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Gunning for Victory
Second Amendment voter guide.


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In a very tough election climate for Republicans, the good news is that the gun issue is increasingly non-partisan. We can see this every day in the Senate, where Democratic Senate Majority Leader Harry Reid is friendlier towards the Second Amendment than was Republican Senate majority leader Howard Baker in the 1980s.

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We can also see this in the potential results. The very worst-case scenario for the Second Amendment is -7 in the Senate, and -26 in the House. This would be a terrible outcome, but it is considerably better than the very worst-case scenario for Republicans in both houses. That the former is better than the latter reflects the National Rifle Association’s success in working with pro-gun Democrats. Obviously the more realistic scenario would be smaller losses in both houses, with perhaps a few pick-ups in the U.S. House.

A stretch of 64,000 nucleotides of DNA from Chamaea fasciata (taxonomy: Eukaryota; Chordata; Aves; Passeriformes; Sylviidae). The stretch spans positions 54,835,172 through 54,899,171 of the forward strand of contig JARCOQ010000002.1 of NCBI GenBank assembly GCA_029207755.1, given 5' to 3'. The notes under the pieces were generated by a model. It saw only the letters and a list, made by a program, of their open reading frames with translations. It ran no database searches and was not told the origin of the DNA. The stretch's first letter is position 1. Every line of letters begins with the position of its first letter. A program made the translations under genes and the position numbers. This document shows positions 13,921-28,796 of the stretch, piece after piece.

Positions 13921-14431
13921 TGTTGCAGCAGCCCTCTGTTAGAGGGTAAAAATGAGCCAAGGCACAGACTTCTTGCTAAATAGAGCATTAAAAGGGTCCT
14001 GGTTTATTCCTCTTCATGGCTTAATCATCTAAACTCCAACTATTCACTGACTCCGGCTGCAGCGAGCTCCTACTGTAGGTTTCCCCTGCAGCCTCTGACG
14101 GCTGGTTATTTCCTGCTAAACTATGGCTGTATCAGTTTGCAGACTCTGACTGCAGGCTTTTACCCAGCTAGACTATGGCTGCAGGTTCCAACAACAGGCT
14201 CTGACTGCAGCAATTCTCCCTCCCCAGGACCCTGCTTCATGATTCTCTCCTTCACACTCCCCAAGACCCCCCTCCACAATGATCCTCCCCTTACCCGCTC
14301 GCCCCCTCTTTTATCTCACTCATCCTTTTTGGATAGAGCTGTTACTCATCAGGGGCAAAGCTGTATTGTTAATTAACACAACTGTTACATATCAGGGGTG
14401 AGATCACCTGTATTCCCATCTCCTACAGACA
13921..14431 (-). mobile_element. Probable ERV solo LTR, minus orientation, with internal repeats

There are a lot of races were pro-gun Republican incumbents are being challenged by pro-gun Democrats — no net loss for the Second Amendment. As for the races where anti-gun Republicans face anti-gun Democrats, there is a peripheral Second Amendment value in a Republican win, in that it is important for the Democrats’ margin of control to depend on pro-gun Democrats; that way, the leadership sees the issue as a crucial one.

What follows is a Second Amendment overview of every governor and U.S. Senate race, and the top 50 House races identified by RealClearPolitics. Print it and take it with you to the polls. But first, a quick look at the situation in the nation as a whole. Here’s a summary of the races most likely to make a difference.